Java Hacker Uncovers Two Flaws In Latest UpdateExpert Java bug hunter says Oracle's latest Java 7 update, released last week, has two sandbox-bypass bugs.
The Java vulnerability news isn't getting better.
Less than one week after Oracle released Java 7 update 11 to patch or mitigate two zero-day vulnerabilities in Java that were being actively exploited by attackers, veteran Java bug hunter Adam Gowdiak of Security Explorations in Poland discovered two new vulnerabilities in Java standard edition.
"We have successfully confirmed that a complete Java security sandbox bypass can be still gained under the recent version of Java 7 Update 11 (JRE version 1.7.0_11-b21)," wrote Gowdiak in a post to the Full Disclosure mailing list. As a result, any attacker who used the vulnerabilities would be able to craft malware that tapped the Java runtime environment, thus fully compromising a vulnerable system.
Interestingly, the two newly discovered bugs have nothing to do with Oracle's partial patch of the "MBeanInstantiator" flaw. This was mitigated by Oracle via changing the default Java security setting from medium to high, which requires that an unsigned Java Web apps be authorized by a user before being allowed to run. "MBeanInstantiator bug (or rather a lack of a fix for it) turned out to be quite inspirational for us," said Gowdiak. "However, instead of relying on this particular bug, we have decided to dig our own issues. As a result, two new security vulnerabilities (51 and 52) were spotted in a recent version of Java SE 7 code and they were reported to Oracle today (along with a working Proof of Concept code)."
[ Questions about the latest Java bugs? Here are some answers. Java Security Warnings: Cut Through The Confusion. ]
Gowdiak has numbered the security vulnerabilities 51 and 52, because that's the number of Java 7 bugs Security Explorations has reported to Oracle since April 2, 2012. In terms of the latest two vulnerabilities reported to Oracle, Gowdiak said, "The company informs us that it will investigate based on the data provided and get back to us soon."
How bad are the vulnerabilities? "[Gowdiak] implies that although it locked the office door in update 7u11, Oracle left the entrance to the building open, which he considered as good as an invitation to find another way in," wrote Paul Ducklin, head of technology for Sophos in the Asia Pacific region, in a blog post. But per its disclosure policy, Security Explorations has yet to release full details of the new vulnerabilities, pending a fix from Oracle.
News of two new vulnerabilities being discovered comes on the heels of news that another Java vulnerability, unpatched by Oracle, was being offered for sale on an exclusive cybercrime forum.
The recently discovered Java vulnerabilities have led to widespread confusion over exactly which types of Java are at risk, worries about whether Java itself is safe, and questions over how Java-dependent enterprises should best deal with the vulnerability challenge. (Hint: Start by removing the Java plug-in from browsers, whenever possible.)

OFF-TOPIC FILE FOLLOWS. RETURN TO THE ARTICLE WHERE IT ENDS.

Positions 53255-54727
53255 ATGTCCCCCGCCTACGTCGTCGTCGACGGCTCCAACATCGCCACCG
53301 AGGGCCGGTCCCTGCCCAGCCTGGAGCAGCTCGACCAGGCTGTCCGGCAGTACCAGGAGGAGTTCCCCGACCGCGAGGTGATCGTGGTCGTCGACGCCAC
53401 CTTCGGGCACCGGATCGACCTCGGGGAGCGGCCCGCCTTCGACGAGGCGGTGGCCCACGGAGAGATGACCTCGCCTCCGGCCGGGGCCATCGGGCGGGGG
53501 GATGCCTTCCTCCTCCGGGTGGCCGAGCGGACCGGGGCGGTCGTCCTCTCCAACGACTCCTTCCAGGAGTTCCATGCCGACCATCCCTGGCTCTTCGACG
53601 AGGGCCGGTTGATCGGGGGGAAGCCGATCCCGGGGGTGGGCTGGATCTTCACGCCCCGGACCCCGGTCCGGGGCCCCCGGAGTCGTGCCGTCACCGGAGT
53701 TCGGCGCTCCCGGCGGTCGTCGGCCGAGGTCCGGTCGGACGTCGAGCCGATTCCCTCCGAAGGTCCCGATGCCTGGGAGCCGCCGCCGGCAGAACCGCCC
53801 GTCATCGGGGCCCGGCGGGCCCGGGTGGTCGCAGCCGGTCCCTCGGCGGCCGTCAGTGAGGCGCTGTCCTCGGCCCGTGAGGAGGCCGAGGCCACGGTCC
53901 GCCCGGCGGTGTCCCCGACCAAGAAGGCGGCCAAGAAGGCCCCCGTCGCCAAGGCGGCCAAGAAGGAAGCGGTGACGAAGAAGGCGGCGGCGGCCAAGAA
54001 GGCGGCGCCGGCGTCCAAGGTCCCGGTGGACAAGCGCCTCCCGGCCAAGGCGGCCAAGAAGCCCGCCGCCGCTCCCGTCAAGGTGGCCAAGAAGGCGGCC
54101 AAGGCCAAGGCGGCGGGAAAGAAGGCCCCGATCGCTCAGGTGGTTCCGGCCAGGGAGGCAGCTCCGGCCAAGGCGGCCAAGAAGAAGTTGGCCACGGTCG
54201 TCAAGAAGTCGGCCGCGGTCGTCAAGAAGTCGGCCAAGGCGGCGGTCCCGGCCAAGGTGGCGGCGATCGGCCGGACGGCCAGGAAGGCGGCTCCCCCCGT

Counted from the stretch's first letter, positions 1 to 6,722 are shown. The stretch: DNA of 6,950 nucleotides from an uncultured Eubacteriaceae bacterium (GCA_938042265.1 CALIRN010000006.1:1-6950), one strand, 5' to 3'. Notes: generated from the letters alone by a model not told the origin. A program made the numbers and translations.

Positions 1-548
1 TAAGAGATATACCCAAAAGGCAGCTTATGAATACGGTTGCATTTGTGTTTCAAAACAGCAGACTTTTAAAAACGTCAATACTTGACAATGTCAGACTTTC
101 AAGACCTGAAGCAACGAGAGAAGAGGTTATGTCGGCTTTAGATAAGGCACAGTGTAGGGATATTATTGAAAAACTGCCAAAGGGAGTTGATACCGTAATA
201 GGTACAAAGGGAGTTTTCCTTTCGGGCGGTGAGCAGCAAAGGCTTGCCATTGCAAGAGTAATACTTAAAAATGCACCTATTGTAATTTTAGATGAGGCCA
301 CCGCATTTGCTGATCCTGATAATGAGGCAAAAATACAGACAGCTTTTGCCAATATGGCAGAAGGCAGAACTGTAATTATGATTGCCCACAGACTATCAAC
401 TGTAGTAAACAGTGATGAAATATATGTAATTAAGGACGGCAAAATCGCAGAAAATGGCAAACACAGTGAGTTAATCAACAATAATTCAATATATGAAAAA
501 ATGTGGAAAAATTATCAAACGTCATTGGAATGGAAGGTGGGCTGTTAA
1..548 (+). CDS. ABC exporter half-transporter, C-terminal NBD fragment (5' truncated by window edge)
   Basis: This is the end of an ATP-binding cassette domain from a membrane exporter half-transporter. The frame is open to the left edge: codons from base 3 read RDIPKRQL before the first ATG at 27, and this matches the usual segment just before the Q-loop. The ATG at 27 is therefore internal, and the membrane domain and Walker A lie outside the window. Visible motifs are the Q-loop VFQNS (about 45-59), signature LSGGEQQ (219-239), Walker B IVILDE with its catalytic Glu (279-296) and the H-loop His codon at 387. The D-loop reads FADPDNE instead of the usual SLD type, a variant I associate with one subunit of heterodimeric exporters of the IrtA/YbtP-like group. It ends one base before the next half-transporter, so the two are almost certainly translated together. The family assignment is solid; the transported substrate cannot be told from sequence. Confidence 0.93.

Oracle has also come under fire for failing to provide enterprises with a reliable method for updating the Java runtime environment across a large number of managed machines. As noted by one reader, "there are loosely published methods to do it via Group Policy or Configuration Manager, but these often fail, and are NOT supported by Oracle."
Despite all of the bad press Oracle has been lately receiving on the bug front, Gowdiak -- who's criticized the speed with which Oracle has issued Java patches -- says that Java is actually quite secure by design. "Contrary to the common belief, it is not so easy to break Java," he said in a Java security FAQ. "For a reliable, non-memory-corruption-based exploit codes, usually more than one issue needs to be combined together to achieve a full JVM sandbox compromise. This alone is both challenging and demanding as it usually requires a deep knowledge of a Java VM implementation and the tricks that can be used to break its security."
On the upside, Oracle also appears to have been taking a more aggressive approach to patching Java of late, according to Sophos's Ducklin. "Oracle does seem to be learning something about the sociology of patching widely distributed, consumer-targeted software like Java: patch early, patch often, don't be in denial, and think of extra mitigations beyond what is strictly necessary."
Those improvements, Ducklin continued, include the recent Java 7 update 11 patch arriving more quickly than anticipated, a control panel that lets people disable Java in their browser, as well as the stricter default security settings for code signing.
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